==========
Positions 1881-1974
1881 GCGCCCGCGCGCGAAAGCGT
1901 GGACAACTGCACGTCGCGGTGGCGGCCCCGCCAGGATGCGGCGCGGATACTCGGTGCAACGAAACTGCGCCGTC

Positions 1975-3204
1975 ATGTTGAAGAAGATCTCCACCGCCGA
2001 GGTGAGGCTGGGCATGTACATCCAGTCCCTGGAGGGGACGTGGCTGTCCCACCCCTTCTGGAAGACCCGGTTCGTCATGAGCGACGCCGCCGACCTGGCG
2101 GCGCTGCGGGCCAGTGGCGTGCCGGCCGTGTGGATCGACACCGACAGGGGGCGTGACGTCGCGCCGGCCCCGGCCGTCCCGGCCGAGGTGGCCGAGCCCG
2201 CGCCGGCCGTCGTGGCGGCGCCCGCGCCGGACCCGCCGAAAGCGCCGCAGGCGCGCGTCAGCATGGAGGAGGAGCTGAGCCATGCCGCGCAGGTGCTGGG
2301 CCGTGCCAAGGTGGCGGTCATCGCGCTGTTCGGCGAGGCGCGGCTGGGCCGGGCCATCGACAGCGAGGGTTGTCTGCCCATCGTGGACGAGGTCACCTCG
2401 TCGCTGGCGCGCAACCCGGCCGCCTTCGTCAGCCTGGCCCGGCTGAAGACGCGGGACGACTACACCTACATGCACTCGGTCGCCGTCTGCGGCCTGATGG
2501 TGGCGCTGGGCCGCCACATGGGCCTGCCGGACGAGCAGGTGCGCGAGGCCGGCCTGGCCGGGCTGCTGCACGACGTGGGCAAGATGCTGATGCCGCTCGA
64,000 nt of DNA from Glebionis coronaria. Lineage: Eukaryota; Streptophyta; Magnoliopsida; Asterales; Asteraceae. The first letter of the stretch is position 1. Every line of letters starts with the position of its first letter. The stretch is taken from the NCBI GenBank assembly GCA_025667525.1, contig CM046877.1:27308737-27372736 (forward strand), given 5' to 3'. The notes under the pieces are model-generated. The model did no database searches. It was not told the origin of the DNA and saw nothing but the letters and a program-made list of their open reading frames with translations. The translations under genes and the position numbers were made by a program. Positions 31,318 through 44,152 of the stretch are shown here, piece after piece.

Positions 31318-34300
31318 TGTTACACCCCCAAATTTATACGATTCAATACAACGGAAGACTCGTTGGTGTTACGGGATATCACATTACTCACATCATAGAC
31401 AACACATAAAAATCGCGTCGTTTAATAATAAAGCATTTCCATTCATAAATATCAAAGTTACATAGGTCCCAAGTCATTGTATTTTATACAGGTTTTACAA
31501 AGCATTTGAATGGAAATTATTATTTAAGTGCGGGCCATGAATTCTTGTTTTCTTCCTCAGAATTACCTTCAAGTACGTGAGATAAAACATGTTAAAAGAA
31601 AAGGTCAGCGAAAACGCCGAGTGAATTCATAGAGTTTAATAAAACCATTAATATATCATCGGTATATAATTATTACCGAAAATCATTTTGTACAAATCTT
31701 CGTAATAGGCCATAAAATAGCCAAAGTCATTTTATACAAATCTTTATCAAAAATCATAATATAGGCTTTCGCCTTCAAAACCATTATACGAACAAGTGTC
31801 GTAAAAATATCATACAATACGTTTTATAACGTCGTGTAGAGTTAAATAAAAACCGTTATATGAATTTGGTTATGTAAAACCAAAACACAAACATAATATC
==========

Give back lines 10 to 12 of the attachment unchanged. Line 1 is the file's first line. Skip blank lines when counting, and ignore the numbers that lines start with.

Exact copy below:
2401 TCGCTGGCGCGCAACCCGGCCGCCTTCGTCAGCCTGGCCCGGCTGAAGACGCGGGACGACTACACCTACATGCACTCGGTCGCCGTCTGCGGCCTGATGG
2501 TGGCGCTGGGCCGCCACATGGGCCTGCCGGACGAGCAGGTGCGCGAGGCCGGCCTGGCCGGGCTGCTGCACGACGTGGGCAAGATGCTGATGCCGCTCGA
64,000 nt of DNA from Glebionis coronaria. Lineage: Eukaryota; Streptophyta; Magnoliopsida; Asterales; Asteraceae. The first letter of the stretch is position 1. Every line of letters starts with the position of its first letter. The stretch is taken from the NCBI GenBank assembly GCA_025667525.1, contig CM046877.1:27308737-27372736 (forward strand), given 5' to 3'. The notes under the pieces are model-generated. The model did no database searches. It was not told the origin of the DNA and saw nothing but the letters and a program-made list of their open reading frames with translations. The translations under genes and the position numbers were made by a program. Positions 31,318 through 44,152 of the stretch are shown here, piece after piece.